Challenging your client’s bias

Can too much positivity create a barrier to financial planning?

Having a positive outlook on life helps us to navigate uncertainty. It’s a tool that gives us the confidence to evolve and gain new experiences. But when it comes to thinking long term, being too optimistic can lead to unrealistic expectations. So, how can you help your clients stay on the right side of positivity?  

Exploring optimism bias 

A healthy dose of optimism contributes to our overall happiness and resilience. But optimism bias goes deeper than us just choosing to look on the bright side of life. It’s a cognitive bias that makes us believe that things will always work out for the best. It gives us a rose-tinted view of the world, which can make it difficult for us to see where future pitfalls may be.

Optimism bias can also impact different generations. An example of this is the age-related optimism bias in older adults, who are less likely to change their beliefs when they’re given negative information. Their optimism can distort their view of reality, especially when it comes to making financial and personal decisions.

In fact, our research* shows that 6 in 10 are confident they’ll save enough to live comfortably in their retirement. But in a rapidly changing economy, this positive outlook won’t be enough to help clients prepare for their financial future.

We’ve also discovered that 1 in 3 people* are more likely to trust their positive outlook than seek financial advice, when it comes to planning for their life goals. That’s a third of people who think they might not need to put plans in place for them or their loved ones, should the unexpected happen.  

So, how can identifying early signs of optimism bias help your clients set realistic goals?

Spotting the signs 

Recognising optimism bias in your clients can help you tailor examples to help break through their rose-tinted view of the world.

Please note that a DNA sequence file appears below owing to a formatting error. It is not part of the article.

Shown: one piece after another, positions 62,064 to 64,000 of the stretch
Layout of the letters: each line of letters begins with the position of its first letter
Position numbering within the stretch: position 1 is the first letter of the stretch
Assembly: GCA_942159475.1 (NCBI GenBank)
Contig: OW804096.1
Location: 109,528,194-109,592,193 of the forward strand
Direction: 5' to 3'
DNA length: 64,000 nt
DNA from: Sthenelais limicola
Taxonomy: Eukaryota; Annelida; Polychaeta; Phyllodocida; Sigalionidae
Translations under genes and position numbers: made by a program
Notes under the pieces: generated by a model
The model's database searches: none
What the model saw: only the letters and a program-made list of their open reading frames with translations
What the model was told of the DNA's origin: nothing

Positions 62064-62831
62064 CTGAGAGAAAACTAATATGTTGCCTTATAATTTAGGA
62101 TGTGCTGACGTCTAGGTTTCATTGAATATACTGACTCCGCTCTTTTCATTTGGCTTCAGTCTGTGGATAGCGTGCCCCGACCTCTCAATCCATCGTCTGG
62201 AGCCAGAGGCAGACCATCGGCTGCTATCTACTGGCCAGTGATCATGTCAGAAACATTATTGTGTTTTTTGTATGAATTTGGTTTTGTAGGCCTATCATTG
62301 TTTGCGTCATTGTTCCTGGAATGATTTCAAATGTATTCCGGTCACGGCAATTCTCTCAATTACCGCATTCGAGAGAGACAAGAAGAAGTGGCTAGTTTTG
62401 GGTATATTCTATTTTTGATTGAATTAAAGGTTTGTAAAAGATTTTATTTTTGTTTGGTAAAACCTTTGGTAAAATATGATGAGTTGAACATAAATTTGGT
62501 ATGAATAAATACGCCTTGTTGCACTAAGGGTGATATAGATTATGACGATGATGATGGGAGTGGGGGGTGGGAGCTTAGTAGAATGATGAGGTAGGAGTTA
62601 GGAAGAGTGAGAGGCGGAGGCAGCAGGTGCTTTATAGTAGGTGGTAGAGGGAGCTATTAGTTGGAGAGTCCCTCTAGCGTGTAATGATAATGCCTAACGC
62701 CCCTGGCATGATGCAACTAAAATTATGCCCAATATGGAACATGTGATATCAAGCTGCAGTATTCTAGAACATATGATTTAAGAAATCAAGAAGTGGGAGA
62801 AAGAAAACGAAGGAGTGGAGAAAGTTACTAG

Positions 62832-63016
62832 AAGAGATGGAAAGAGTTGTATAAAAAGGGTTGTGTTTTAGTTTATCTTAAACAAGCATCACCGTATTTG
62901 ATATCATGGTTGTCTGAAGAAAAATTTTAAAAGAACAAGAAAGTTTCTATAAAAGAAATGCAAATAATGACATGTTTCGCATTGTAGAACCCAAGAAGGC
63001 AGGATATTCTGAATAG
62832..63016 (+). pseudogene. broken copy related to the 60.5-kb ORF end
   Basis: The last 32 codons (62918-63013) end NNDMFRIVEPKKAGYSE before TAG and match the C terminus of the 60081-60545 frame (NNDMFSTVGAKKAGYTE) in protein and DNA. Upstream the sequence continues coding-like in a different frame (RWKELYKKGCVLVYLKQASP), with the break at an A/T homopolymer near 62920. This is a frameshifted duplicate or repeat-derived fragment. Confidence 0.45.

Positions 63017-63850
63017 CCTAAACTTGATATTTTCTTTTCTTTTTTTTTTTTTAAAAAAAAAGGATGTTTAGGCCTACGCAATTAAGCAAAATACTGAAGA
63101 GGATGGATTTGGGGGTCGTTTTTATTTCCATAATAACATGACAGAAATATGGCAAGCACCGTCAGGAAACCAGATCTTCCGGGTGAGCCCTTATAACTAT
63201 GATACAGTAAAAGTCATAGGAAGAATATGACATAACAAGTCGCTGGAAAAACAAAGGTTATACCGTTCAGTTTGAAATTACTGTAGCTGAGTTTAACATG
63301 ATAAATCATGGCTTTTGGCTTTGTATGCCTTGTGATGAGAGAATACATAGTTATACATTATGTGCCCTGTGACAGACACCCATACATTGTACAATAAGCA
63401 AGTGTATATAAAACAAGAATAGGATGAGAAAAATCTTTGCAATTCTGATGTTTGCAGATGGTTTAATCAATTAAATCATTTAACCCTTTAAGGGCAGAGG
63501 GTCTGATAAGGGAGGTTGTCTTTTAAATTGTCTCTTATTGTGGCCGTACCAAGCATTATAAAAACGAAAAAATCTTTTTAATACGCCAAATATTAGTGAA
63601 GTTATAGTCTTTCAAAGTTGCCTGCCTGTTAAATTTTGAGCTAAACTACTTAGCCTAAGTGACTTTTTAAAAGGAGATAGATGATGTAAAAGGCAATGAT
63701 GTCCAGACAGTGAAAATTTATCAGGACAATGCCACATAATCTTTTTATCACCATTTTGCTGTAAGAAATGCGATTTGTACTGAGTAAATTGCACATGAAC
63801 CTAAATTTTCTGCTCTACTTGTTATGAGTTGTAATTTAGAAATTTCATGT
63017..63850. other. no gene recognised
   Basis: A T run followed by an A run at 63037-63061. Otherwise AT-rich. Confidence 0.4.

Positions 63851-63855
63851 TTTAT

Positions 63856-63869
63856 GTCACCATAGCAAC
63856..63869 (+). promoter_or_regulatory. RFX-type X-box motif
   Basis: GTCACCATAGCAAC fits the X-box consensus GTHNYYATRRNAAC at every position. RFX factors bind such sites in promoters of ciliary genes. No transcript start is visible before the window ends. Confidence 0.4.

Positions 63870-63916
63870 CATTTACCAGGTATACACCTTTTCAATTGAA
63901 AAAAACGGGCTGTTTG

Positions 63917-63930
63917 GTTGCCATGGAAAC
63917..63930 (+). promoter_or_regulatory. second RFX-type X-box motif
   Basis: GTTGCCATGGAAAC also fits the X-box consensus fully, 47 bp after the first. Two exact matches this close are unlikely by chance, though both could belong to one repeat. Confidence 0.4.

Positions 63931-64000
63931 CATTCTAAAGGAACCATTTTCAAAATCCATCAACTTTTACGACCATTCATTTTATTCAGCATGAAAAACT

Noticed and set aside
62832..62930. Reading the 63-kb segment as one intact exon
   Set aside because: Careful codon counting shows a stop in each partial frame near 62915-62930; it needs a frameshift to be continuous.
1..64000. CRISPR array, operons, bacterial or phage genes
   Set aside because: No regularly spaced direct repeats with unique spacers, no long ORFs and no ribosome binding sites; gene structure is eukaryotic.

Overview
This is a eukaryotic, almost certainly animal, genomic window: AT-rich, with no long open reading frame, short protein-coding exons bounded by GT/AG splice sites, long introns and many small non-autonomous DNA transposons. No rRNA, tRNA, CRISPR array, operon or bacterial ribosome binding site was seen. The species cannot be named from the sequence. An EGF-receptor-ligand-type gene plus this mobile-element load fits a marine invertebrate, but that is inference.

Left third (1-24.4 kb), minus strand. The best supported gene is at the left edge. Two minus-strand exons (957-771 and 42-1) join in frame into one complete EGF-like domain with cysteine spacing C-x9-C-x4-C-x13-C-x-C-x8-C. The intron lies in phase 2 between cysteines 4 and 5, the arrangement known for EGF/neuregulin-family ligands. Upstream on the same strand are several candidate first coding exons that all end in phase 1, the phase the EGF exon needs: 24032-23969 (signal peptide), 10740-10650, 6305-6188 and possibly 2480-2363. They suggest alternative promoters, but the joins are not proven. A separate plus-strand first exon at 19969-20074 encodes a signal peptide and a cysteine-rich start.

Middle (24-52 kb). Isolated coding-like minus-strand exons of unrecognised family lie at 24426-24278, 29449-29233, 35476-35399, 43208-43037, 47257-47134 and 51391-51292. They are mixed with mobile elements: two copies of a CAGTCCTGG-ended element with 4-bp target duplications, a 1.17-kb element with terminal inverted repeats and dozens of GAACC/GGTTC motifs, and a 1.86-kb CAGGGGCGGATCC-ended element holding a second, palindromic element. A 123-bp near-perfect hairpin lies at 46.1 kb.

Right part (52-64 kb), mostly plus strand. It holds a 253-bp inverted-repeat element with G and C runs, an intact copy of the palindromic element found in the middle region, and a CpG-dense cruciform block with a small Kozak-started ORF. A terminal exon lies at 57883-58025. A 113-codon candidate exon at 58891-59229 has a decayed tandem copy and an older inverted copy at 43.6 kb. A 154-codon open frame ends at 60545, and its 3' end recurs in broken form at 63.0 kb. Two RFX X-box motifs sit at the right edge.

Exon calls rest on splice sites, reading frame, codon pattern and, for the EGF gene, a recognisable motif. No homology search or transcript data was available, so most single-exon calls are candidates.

To find out if your clients have optimism bias, ask yourself: 

  1. Do they seem overly confident about their future goals and plans?
  2. Are they rooted in the present and struggling to see themselves 5, 10 or 25 years from now?
  3. Do they have plans in place if the unexpected was to happen, such as the death of a loved one or experiencing poor health?

Overcoming Optimism bias for better client outcomes

Optimism bias creates an additional barrier to long-term planning - if we can’t see the risks ahead, we can’t plan for them. For example, if we’re positive we’ll always be in good health, we might not see the need for protection solutions.

However, bringing these events to life could be the key to helping your clients put effective plans in place.

A way to challenge your client’s optimism bias and create better customer outcomes, is to show your client what they might lose. Loss aversion is the preference to avoid loses rather than to gain new things. Showing clients what they might lose, instead of gain, can make it more tangible for them.

In some cases, triggering negative bias may also be an effective tool to counterbalance optimism bias. This could be achieved by highlighting the negative consequences of short-term planning and the effect this single action might have, redirecting them to plan for a more realistic future.

Understanding your client’s bias could help you to manage their expectations and set practical long-term goals. So, they can still have a positive outlook while preparing for life’s unexpected turns.

3 ways to help overcome optimism bias 

  1. Help your clients to future plan in 5 or 10 years, should the worst happen.
  2. Older adults may benefit from looking at the financial outcomes of those in similar situations to gain perspective.
  3. Negativity bias can counterbalance optimism bias.

Read more about how to put the psychology in practise to build better customer outcomes in the expert’ interview

Learn more about our research

Understanding behavioural bias

We’ve been researching how people make financial decisions and applied a behavioural bias lens to understand this further.

Learn more

Long-term Close Up podcast series

Dr Simon Moore discusses Optimism bias and how this can affect customer outcomes.

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The psychology of family influence

Hear from Dr Simon Moore as he discusses 4 customer groups and advisers can adapt conversations for better customer outcomes.

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